Instead start to look for those who can and will. When you meet them, try not to be an asshole and test the boundaries of their acceptance. That leads to a self fulfilling prophecy of doom – eventually all people break. Once you have worked out a set of internal rules for reasonable social behaviour, find those who accept that and stick to it.
Also note that society is getting better. Again look to race, religion etc. In Australia racism is illegal, gay marriage is now the law, left handedness is now accepted as normal human variation and so on. It isn’t perfect, but it is progress. In a similar way, ADHD is becoming more normalised in society’s eyes.
Accept the person you are supporting for who they are, but make it clear what behaviours are detrimental to you and which behaviours you believe are detrimental to them. While love and acceptance may not have boundaries, self care does and it is important to have reasonable limits. Recognise what it is about the person you are helping that prompts them to feel isolated and unwanted and see if you can either directly accept that, or put in some agreed upon safety management plans to minimise the risk of those aspects. Accept your person for who they are.
Low Self Worth
While anxiety and depression are part of this, those have been dealt with specifically above. What is left is the illusion of low intelligence, and the risk of abuse from others.
The school system is not set up for people with ADHD, and as such it doesn’t do well to either educate or test people with ADHD. While schools are now getting much better at spotting ADHD, those who don’t have a kinesthetic component (physical movement) are often missed, especially in those who appear female. Recent research is indicating that the genes most likely linked to ADHD don’t discriminate on sex chromosomes, and better research is indicating that XY chromosomed people are often missed in being detected for ADHD.
Consider being tested on what colour ruby is. If you had been taught about crystals, or were from a high socioeconomic neighbourhood, you would probably answer “red”. If not, then Ruby is a person you know, and you would answer accordingly. The test is poor because it relies on testing what you were taught, then holding you accountable for being taught poorly. Recognising this error in testing is the reason this question was taken out of the IQ test for youth in the USA. Our school system is often not teaching people with ADHD well or at all and then blaming the student on this.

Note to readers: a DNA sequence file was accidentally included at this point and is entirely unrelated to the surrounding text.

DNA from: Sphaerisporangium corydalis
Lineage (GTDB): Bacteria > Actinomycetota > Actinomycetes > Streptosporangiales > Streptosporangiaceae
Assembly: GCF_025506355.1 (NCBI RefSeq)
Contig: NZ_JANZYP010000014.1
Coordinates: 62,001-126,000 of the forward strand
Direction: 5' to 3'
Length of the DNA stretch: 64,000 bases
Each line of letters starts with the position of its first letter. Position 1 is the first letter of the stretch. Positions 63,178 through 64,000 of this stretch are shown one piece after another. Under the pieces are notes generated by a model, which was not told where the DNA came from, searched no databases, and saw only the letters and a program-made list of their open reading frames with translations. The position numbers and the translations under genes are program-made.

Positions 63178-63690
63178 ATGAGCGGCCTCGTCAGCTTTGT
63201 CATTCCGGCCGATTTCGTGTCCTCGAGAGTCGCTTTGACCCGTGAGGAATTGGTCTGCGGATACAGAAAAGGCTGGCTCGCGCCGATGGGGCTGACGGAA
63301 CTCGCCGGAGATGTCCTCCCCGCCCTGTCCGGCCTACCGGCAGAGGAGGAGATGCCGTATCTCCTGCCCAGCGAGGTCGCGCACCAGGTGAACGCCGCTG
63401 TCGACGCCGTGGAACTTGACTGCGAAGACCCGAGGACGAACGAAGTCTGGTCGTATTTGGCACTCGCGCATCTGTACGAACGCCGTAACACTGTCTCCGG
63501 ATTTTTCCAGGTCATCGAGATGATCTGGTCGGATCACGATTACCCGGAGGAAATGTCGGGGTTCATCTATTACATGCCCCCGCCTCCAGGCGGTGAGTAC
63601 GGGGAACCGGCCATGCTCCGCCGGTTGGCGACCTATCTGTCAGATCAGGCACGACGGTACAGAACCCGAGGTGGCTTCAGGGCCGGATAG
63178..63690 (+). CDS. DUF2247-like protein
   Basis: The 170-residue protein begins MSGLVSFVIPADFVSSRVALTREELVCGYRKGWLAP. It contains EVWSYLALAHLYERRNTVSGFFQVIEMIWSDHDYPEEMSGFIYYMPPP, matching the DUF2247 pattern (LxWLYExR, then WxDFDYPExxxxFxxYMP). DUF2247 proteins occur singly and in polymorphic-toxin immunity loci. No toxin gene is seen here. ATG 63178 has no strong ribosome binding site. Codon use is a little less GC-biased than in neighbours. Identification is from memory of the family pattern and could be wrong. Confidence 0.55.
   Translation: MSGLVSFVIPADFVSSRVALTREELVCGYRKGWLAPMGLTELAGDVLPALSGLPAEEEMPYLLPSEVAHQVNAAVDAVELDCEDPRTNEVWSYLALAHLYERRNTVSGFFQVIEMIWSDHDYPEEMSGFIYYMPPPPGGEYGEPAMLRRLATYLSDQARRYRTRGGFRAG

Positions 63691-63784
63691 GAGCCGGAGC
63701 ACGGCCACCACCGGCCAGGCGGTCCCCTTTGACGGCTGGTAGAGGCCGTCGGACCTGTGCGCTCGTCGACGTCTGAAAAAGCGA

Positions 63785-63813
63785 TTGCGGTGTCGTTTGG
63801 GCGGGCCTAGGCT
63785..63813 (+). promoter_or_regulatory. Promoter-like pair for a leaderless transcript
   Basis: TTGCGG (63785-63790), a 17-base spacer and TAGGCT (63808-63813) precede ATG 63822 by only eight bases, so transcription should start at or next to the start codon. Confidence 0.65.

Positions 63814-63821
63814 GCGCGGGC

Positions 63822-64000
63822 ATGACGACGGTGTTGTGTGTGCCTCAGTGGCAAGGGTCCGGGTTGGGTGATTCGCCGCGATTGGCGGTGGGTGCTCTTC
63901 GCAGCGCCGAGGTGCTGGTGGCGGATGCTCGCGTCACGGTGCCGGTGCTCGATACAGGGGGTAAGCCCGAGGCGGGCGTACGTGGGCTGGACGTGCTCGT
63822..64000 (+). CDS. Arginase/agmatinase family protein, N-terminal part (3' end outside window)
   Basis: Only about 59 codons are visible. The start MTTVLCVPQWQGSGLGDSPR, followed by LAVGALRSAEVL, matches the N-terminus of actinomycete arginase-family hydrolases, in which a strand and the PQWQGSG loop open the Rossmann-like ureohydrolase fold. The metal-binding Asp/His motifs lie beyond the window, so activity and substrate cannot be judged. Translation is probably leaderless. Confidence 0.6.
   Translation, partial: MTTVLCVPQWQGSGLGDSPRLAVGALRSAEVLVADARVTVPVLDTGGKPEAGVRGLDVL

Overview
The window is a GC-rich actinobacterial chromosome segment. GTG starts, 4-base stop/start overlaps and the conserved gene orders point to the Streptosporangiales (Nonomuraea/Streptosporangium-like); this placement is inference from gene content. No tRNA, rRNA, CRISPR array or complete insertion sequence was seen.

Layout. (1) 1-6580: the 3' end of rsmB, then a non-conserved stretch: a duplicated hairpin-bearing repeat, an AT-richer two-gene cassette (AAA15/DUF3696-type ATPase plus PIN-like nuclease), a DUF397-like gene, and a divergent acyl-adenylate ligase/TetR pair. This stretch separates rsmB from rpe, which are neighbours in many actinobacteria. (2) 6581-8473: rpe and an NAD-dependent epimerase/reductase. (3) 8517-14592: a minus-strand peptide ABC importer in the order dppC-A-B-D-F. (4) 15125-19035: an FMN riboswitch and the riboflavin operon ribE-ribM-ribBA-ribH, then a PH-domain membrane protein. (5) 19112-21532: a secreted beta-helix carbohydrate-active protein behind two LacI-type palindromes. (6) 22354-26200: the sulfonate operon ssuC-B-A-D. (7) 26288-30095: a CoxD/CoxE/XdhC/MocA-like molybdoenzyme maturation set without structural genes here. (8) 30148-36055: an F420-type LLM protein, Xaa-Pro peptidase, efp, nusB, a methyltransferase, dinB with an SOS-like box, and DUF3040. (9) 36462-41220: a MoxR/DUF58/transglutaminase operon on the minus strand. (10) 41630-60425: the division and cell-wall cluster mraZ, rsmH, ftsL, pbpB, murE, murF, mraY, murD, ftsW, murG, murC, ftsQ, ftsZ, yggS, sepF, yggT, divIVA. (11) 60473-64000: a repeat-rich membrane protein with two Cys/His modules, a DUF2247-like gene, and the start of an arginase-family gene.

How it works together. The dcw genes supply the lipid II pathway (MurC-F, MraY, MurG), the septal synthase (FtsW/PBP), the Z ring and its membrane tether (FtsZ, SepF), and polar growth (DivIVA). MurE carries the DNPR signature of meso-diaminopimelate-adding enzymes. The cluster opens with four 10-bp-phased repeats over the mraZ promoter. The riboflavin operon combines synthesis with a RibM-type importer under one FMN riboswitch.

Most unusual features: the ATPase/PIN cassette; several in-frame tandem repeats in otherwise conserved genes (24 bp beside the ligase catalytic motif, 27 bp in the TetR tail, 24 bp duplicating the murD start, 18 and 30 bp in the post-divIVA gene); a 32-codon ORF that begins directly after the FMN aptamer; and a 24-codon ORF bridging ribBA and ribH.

Your intelligence is not tied to your IQ score or your school marks. It is far more complex than that. IQ scores only test how well you score on IQ tests, which can sometimes have interesting results, but don’t necessarily indicate your actual intelligence. It is time to start letting go of the ways other people measure neurotypical people and start realising those tests don’t apply to you.
The real question isn’t how smart you are, but what kind of person are you? Separate yourself from other people’s judgements and start seeing yourself for what you are doing. Are you proud of yourself? If so, good. If not, adjust yourself until you are.
Trying to be accepted by others can make you vulnerable to being abused by those who wish to take advantage of you. Not all people are nice, and not all people are nasty. Most people who have grown up with ADHD have been messed around enough by others that your red flag (trouble) and green flag (safe) detectors are a bit messed up. Go and get some counselling to help learn what good red and green flags are when you judge others. Once you have identified those who have lots of red flags, start making changes to protect yourself from the ones you can’t get rid of, and get rid of the ones that you can.
When raising someone with an ADHD diagnosis, it is really important to look at the environmental messages your person is receiving and balance that with clear signs of affection, love and acceptance. Ensure you teach them about detecting red and green flags in people and then how to extricate themselves from bad relationships. By all means seek some counselling yourself or do some research yourself to learn good methods.
If the person you are helping is an adult, then support them to the realisation that their upbringing may not have given them good data. Avoid just outright contradicting their mistaken beliefs as that is more likely to prompt them to dig in their heels to protect the image they have of themselves. Instead work through the logic of where their beliefs came from and help them question the validity of that themselves. Help your person to see new ways of measuring and testing themselves without the stigma bias of the past.